Can we please stop washing our hands so much?
What used to be considered obsessive-compulsive disorder — wash, wash, wash, gee, I think I’d better wash again — is becoming the norm. At the grocery recently, I watched a mom avail herself of the cleansing towelettes provided in the customer service line. Then she gave one to her daughter. I just had to ask her why, since customer service is not heart surgery, and no one really needs to be particularly scrupulous about their hygiene when asking if they can get five 10s for a 50. (And moments later, won’t they be touching the filthy lucre anyway?)
“Oh, I just wanted to refresh my hands,” said the lady. OK. Her hands didn’t look particularly tuckered out, but there you have it. And I mean that literally: There you have it, and there and there. Our landscape is littered with hand cleaners, baby wipes and Purell dispensers. It’s as if we’re supposed to think of all public places as putrid.
Now comes word that all that self-cleaning is actually making the environment dirty. A study just released by scientists at Arizona State University found antimicrobial compounds lurking in lakes, streams and rivers. We may wash the stuff off, but it doesn’t just disappear.
“Everything goes down the drain, of course,” says Benny Pycke, a postdoctoral research associate who worked on the study. Water from our sinks (and toilets) ends up at the wastewater treatment plant before it is released back into the environment. “However, these plants were not really developed to treat chemicals that are as persistent as these and many others that we call ‘micropollutants,’ such as pharmaceuticals and personal care products,” says Pycke.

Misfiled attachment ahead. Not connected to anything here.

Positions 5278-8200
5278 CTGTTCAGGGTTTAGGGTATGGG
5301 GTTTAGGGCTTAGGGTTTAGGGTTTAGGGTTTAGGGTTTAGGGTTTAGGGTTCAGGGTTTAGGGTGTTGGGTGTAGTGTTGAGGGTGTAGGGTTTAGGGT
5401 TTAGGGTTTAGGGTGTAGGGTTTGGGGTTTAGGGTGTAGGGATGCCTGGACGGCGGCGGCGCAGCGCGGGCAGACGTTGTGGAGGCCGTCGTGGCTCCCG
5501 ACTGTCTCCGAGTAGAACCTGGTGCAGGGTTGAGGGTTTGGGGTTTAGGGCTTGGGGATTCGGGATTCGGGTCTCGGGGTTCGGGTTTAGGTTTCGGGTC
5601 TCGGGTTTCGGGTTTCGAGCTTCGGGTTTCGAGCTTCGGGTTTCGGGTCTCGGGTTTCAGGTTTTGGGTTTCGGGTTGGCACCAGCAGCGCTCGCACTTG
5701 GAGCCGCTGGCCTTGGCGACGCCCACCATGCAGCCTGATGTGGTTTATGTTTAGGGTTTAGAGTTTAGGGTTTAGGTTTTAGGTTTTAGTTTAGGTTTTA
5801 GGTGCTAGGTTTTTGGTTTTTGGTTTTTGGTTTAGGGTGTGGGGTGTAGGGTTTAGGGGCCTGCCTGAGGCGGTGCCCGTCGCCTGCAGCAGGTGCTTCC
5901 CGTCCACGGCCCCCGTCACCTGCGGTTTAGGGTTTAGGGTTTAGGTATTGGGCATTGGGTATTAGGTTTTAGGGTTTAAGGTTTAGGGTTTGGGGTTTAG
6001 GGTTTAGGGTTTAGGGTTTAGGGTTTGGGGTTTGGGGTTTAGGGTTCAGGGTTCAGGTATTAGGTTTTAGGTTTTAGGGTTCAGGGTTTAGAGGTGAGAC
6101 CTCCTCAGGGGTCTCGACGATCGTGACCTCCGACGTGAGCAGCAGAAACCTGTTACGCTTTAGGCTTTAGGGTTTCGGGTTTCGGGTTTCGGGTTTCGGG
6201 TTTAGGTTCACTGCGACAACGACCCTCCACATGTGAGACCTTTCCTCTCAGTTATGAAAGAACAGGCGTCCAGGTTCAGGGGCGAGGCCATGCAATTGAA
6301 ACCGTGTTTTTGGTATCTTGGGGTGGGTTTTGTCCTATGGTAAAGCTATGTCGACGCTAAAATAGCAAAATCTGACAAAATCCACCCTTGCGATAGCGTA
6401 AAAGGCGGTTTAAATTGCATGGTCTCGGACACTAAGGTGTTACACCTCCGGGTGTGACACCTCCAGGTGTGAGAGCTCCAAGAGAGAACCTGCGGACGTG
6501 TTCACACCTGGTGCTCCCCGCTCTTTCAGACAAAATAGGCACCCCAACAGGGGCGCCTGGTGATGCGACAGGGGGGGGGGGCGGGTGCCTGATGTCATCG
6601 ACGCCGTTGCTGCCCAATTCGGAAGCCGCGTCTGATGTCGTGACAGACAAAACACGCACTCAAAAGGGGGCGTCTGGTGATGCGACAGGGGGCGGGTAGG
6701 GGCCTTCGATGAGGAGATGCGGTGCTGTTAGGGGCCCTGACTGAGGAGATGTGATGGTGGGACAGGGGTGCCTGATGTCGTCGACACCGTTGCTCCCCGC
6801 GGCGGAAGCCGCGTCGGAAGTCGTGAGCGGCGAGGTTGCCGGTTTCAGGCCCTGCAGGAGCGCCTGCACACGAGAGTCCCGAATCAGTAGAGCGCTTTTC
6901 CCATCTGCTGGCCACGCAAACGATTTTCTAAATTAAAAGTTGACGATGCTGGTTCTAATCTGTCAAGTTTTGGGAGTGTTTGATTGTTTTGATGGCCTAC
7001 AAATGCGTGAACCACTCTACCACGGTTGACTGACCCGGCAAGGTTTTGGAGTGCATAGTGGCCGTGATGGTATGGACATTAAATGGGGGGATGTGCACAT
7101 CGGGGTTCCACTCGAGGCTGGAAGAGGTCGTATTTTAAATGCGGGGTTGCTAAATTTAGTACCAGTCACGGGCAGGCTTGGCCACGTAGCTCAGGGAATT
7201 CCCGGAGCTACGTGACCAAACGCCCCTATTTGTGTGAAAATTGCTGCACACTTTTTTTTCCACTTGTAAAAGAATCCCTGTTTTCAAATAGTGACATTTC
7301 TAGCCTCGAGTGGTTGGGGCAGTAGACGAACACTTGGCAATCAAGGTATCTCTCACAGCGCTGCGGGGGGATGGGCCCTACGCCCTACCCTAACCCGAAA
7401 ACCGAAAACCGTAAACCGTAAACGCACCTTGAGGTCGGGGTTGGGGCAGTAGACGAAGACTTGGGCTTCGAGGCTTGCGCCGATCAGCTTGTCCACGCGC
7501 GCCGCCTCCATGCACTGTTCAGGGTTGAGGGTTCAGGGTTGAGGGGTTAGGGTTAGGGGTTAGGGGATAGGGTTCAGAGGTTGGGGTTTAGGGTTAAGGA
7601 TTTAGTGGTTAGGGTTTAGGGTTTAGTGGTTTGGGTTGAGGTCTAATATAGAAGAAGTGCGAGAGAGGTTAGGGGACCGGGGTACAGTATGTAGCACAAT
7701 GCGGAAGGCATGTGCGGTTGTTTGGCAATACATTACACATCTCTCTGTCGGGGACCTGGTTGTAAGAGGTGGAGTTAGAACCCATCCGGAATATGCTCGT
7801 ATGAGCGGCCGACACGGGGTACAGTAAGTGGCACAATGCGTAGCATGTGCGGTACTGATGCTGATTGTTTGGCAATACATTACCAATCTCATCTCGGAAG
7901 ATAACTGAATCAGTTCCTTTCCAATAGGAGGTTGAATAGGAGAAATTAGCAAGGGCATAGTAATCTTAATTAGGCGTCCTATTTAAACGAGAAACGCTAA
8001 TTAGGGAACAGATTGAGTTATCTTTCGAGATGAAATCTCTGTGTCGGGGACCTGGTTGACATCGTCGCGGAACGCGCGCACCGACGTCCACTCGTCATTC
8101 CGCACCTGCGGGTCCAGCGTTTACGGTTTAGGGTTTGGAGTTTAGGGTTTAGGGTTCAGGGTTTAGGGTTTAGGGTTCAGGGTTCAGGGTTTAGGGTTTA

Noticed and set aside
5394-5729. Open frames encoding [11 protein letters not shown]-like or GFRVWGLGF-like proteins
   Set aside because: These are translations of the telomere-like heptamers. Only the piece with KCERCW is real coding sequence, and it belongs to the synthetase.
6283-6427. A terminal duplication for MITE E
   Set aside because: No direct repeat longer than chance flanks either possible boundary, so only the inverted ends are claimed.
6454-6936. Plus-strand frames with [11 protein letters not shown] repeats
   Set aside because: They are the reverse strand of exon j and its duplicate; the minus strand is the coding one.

In other words: These small, long-lasting pollutants slip through the cracks and back into our waterways. And there, says Pycke, they stick around for a surprisingly long time. Analyzing sediment samples from freshwater bodies in Minnesota, he found antimicrobial compounds from the 1970s — way before they were as popular as they are today.
Are these cleansers killing off fish and fowl? I really don’t know, and it doesn’t sound like science knows for sure yet, either. What scientists are certain of, however, is that these soaps aren’t doing us much good even before they sluice down the drain. That’s because in order for the antimicrobials to kill the microbes on our skin, they need to be on our skin for longer than the typical hand-wash. “The contact length of having your hands on your soap is generally too short for them to act adequately,” says Pycke. “So they don’t really serve a purpose.”
How do you like that? We run out and get the superduper germ-killing soap. We maybe even pay a little extra for it. Then we wash it off too fast for it to have any effect … except as a pollutant.
Why do we want to be so clean anyway? Haven’t we seen the studies showing dirt is good for kids? Builds their immunity? Maybe protects them from asthma and allergies? Or the studies about depression that suggest it may be triggered by the loss of healthy bacteria? Or even the weird new research into how parasitic worms may — I’m quoting The New York Times here — “ease the symptoms of autoimmune diseases by increasing mucus production.”
OK, OK, you’re probably running to gargle with Purell just reading this. But remember before you buy your next antimicrobial cleanser: Super-cleanliness isn’t necessarily next to Godliness. In fact, it may be next to pointless.
Lenore Skenazy is the author of “Free-Range Kids: How to Raise Safe, Self-Reliant Children (Without Going Nuts with Worry),” and, “Who’s the Blonde That Married What’s-His-Name? The Ultimate Tip-of-the-Tongue Test of Everything You Know You Know — But Can’t Remember Right Now.” Her columns appear frequently in The Mountain Eagle.